An exploration of first-year teacher participation in mentoring programs and risk for occupational stress




Boyle, Lauren Helena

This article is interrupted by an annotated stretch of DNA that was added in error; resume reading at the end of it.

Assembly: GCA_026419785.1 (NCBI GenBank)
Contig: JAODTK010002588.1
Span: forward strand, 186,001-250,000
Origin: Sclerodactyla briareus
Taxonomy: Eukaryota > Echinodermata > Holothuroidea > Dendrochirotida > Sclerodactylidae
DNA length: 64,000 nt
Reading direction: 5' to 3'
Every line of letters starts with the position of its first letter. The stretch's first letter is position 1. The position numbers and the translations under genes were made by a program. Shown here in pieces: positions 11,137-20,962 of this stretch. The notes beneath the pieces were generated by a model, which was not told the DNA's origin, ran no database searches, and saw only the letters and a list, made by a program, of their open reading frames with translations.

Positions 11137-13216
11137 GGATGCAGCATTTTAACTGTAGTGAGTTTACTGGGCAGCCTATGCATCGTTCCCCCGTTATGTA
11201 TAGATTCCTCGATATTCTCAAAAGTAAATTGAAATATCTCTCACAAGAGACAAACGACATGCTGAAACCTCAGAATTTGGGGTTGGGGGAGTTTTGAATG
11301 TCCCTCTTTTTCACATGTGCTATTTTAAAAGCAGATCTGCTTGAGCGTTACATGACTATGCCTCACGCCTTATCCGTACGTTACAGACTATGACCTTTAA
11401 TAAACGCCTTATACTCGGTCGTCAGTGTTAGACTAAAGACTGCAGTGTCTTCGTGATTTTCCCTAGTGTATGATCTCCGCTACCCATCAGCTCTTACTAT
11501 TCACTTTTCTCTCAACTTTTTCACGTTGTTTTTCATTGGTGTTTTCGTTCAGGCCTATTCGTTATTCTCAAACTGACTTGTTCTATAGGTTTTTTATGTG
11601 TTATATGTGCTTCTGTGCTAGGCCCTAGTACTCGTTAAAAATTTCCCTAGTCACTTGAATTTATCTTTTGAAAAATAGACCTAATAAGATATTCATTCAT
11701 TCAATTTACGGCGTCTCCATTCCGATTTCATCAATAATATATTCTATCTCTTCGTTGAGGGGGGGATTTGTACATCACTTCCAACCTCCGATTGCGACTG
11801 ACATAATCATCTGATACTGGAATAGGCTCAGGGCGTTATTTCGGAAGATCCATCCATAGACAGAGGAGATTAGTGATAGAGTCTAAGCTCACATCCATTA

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Given the significant time and capital invested annually into the development and execution of formal mentoring programs, there is a vested interest among policymakers and administrators to better understand what types of mentoring supports teachers are receiving, and what effects mentoring programs have on teacher stress risk. Although mentoring is increasingly hailed as one of the most critical components of teacher induction programs, the corresponding research base has failed to provide conclusive support for the effectiveness of teacher mentoring. Cross-sectional data from the nationally-representative 2015-16 National Teacher and Principal Survey (NTPS) was used to empirically evaluate the relationship between school-based mentoring programs and first-year teachers’ risk for occupational stress, while addressing some of the common limitations found in research relating to teacher mentoring and occupational stress. Results cautiously suggest that formal mentoring programs play an important role in beginning teacher wellness. Implications and future research directions are discussed.


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